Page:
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If you're pro-gay marriage, here's a thought...

Many folks who are pro-gay marriage liken their fight for equality in marriage to the civil rights movement. I don't happen to agree, as I believe there is a difference to the way one is born (dark-skinned, homosexual, near-sighted, etc.) and the way one chooses to behave. However, for the sake of this discussion, let's go with the gay-marriage/civil rights comparison.

As a nation, we just spent some time reflecting on the Rev. Dr. Martin Luther King, Jr.'s speech at the Lincoln Memorial 50 years ago. I consider Dr. King a personal hero, a flawed man, but surely led by God to do some great things. He also knew a thing or two about how to change the mind of people who hated him and everything he stood for.

Recently, a Christian couple in Oregon (Melissa Klein and her husband) chose not to prepare a wedding cake for a lesbian couple. Their business, Sweet Cakes by Melissa, was founded, the owners said, on their Christian beliefs, and they believe that marriage is ordained by God to be between one man and one woman. Thus, they turned down the order.

In response to the complaint, the bakery's co-owner Melissa Klein argued that turning away the couple was "definitely not discrimination at all."
"We don't have anything against lesbians or homosexuals," she said in August. "It has to do with our morals and beliefs. It's so frustrating because we went through all of this in January, when it all came out."
It turned into war: a lawsuit (which the Kleins lost) and an spewing of hatred towards the Kleins. Here's just a little sample of what came the Kleins' way:

Klein told me he received messages threatening to kill his family. They hoped his children would die.
“You stupid bible-thumping, hypocritical b**ch.  I hope your kids get really, really, sick and you go out of business,” read one e-mail.
You get the drift. The Kleins have chosen to close their bakery, partly because of the threats to their family, and partly because other bakeries in the area were also being targeted, and they did not want others to lose their businesses as well.

Now, some thoughts from Martin Luther King:

Dr. King’s philosophy of nonviolence described in his first book, Stride Toward Freedom. The six principles include:
  1. Nonviolence is a way of life for courageous people. It is a positive force confronting the forces of injustice, and utilizes the righteous indignation and the spiritual, emotional and intellectual capabilities of people as the vital force for change and reconciliation.
  2. The Beloved Community is the framework for the future. The nonviolent concept is an overall effort to achieve a reconciled world by raising the level of relationships among people to a height where justice prevails and persons attain their full human potential.
  3. Attack forces of evil, not persons doing evil. The nonviolent approach helps one analyze the fundamental conditions, policies and practices of the conflict rather than reacting to one’s opponents or their personalities.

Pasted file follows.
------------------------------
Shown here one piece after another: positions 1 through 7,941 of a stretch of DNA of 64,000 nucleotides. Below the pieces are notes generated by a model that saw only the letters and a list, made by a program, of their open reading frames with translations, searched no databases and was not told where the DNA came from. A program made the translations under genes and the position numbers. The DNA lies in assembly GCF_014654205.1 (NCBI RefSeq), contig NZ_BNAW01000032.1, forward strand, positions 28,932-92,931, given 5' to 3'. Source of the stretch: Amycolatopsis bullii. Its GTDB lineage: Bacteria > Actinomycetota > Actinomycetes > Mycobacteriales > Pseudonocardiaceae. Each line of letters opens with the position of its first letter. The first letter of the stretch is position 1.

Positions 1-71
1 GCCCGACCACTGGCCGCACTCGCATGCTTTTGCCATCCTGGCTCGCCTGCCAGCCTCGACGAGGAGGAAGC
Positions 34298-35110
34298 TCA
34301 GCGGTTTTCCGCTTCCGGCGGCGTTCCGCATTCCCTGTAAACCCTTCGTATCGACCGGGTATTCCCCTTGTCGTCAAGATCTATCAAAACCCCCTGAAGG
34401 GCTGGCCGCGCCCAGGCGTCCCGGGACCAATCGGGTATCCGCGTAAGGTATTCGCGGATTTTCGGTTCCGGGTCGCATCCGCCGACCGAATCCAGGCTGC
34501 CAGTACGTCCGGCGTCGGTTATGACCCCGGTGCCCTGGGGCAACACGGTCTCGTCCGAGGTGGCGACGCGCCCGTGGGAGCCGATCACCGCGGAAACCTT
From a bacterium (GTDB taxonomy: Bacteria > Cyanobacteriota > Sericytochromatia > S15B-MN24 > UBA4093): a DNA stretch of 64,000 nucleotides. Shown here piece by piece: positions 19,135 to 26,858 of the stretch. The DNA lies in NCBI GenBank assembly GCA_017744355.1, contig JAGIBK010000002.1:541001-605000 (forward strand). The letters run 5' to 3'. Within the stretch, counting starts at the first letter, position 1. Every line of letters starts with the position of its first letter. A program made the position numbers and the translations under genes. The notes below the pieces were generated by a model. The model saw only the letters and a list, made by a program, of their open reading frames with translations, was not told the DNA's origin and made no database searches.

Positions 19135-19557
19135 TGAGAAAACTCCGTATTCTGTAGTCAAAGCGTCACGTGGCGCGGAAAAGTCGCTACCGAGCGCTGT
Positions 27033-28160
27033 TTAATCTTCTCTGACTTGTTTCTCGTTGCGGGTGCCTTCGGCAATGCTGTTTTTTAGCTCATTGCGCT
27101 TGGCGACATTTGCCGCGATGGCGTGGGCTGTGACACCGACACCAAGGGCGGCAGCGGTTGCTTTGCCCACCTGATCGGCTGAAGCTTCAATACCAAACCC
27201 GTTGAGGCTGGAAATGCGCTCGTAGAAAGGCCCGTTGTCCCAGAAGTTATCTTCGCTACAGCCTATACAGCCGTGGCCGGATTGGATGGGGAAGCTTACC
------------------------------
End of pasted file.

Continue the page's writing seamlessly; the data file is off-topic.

4. Accept suffering without retaliation for the sake of the cause to achieve the goal. Self-chosen suffering is redemptive and helps the movement grow in a spiritual as well as a humanitarian dimension. The moral authority of voluntary suffering for a goal communicates the concern to one’s own friends and community as well as to the opponent.
  5. Avoid internal violence of the spirit as well as external physical violence. The nonviolent attitude permeates all aspects of the campaign. It provides mirror type reflection of the reality of the condition to one’s opponent and the community at large. Specific activities must be designed to help maintain a high level of spirit and morale during a nonviolent campaign.
  6. The universe is on the side of justice. Truth is universal and human society and each human being is oriented to the just sense of order of the universe. The fundamental values in all of the world’s great religious include the concept that the moral arc of the universe bends toward justice. For the nonviolent practitioner, nonviolence introduces a new moral context in which nonviolence is both the means and the end.
If the right to marriage for homosexuals and the civil rights movement REALLY are connected, then why are the proponents of gay marriage not following the person most responsible for moving forward the quest for civil rights in this country? Why are they not looking to his directives, his thoughts, his philosophy as their guiding light, as it were?

I wonder what the Rev. Dr. King would think of the Kleins. I wonder if he would have sent them an email, calling Mrs. Klein a bitch, or saying that he hoped their children died. No, we all know he wouldn't have. He would have done now what he did then: embraced them with love, prayed with them and for them, and called for a nonviolent solution.

Of course, this is only speculation on my part. Of course, this only makes sense, as well, if gay marriage and civil rights really ARE connected. Just a thought....


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I saw you
today
as you guided
your little man across that busy street.

You were wearing some
big man boots
and
watching cars and lights.

Your little man had on
black sneakers and
a Mickey Mouse hat
that bounced
as he walked.

He wasn't watching nothing but
your big man boots
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the white stripes of the crosswalk.

Just before
he got to the sidewalk again,
his step bounced a bit
- he hopped over
a spot where the asphalt broke.

You turned to look,
holding out a hand to
your little man.
Not rushed or angry,
just making sure
he got up
on that sidewalk.

Then you walked on,
in your big man boots,
face into a cold Michigan wind,
with the little man behind,
his hat bouncing.